What steps will you take to encourage students to interact with your project's community before and during the program?
The LyX community makes use of two very active mailing lists: the users list as well as the developers list. Once an interested student has contacted the project, she will be encouraged to subscribe to both lists as these are the primary means of communication for the project. While drafting the proposal, the student will be encouraged to go through a formal design process. She might make use of the users list to solicit opinions on the feature design and then seek the advice of the developers list as to how the new features might be implemented. During the program, the student will be encouraged to send regular updates, in addition to code patches, to the list (and not just to her mentor). The other students and mentors will be encouraged to review and comment on the patches, and in so doing, become acquainted with the wider developer community. We will also strongly encourage students to start a weekly blog reporting on their GSoC experiences and progress on their projects. If the students are not blogging already, we will help them set up a blogging site on public platforms (Blogger, Wordpress, etc, at students' discretion).
What will you do to encourage that your accepted students stick with the project after Google Summer of Code concludes?
The LyX community prides itself on being friendly to new users and developers. Our hope is that being immersed in this collaborative and consensus-driven community will encourage students to develop an emotional attachment to the project. More specifically, though, towards the completion of a certain project we will attempt to interest the student with some other moderately difficult to implement feature requests (many of which are already discussed on our bug tracker).
If you chose "veteran" in the organization profile dropdown, please summarize your involvement and the successes and challenges of your participation. Please also list your pass/fail rate for each year.
We participated in the program for the first time in 2013. We were allocated three slots and selected three projects from about 25 applications. Two projects were successfully completed and one failed. We did not have any issue with mentors, as they were all well-experienced and committed core developers.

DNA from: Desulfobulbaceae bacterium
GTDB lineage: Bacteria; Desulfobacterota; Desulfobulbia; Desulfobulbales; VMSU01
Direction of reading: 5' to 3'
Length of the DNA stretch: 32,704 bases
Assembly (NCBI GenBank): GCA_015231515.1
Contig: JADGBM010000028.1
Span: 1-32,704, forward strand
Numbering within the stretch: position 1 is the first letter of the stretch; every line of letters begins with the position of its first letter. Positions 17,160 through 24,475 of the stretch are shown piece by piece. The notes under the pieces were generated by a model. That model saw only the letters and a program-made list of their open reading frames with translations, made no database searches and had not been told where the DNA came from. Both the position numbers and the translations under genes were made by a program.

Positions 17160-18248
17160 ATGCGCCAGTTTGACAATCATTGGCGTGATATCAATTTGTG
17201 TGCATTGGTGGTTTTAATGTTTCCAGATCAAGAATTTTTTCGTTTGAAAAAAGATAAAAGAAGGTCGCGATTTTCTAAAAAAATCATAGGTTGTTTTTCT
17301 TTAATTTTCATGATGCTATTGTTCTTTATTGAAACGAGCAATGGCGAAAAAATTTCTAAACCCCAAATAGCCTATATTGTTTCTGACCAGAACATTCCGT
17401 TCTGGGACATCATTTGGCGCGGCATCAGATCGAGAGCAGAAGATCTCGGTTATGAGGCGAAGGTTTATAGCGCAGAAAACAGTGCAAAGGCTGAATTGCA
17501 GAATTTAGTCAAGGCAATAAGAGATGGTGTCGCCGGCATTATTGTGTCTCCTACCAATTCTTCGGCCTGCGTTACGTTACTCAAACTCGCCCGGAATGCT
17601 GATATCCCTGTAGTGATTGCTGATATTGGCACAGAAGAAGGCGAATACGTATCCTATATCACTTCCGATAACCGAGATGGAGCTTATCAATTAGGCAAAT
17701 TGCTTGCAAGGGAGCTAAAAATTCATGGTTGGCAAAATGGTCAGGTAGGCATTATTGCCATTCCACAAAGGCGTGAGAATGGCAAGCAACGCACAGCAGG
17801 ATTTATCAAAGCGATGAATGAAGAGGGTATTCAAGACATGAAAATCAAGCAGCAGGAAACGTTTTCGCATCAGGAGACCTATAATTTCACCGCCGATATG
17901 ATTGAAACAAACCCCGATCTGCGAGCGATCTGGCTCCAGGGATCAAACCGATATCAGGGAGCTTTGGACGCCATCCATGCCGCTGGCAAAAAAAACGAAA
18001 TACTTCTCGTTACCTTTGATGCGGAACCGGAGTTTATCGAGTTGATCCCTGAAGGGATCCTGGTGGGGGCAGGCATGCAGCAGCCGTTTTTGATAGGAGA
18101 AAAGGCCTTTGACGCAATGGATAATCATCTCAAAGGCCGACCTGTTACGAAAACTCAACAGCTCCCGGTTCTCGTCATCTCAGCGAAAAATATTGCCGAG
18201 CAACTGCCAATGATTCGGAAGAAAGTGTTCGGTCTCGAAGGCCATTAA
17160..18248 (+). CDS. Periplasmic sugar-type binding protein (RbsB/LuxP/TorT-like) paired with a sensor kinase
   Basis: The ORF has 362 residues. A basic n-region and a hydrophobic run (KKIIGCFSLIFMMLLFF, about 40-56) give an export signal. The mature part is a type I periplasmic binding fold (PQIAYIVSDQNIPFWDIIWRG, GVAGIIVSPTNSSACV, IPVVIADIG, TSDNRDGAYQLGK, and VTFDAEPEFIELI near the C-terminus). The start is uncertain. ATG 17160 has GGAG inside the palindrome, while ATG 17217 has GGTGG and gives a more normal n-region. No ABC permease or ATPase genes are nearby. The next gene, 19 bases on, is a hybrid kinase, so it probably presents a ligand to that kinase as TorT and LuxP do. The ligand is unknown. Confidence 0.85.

Our developers are already working on integrating the code from the two successful projects into the next 2.2 major release (the new features did not make it into LyX 2.1 because of the existing 2.1dev feature freeze). The one or two GSOC 2014 projects will also make their way into the 2.2 release, thus providing us with a major release with several significant and long-awaited features.
Unfortunately, the students have not continued development on their projects, although some of them have stayed in touch and hope to continue development when they have time. This likely points to some weaknesses in the student selection process and in the way we managed the students at the very beginning of the coding period, something that we intend to address for this year's program.
significant concurrent commitments (classes, exams, etc.), as GSOC is a full-time endeavor
"thoroughly" on the lyx-devel mailing list (e.g. who have discussed in detail their ideas for the project)
communication at all times through the lyx-devel mailing list (and avoid at all costs communication via private email, unless when warranted), to ensure appropriate interaction with the community
about their achievements _and_ their difficulties. We intend to avoid at all costs students getting stuck for more than one week in their coding.